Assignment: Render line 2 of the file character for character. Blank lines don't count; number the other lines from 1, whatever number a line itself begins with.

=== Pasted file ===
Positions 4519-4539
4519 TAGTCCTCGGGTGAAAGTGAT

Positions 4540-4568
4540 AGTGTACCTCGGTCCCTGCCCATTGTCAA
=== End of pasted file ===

4519 TAGTCCTCGGGTGAAAGTGAT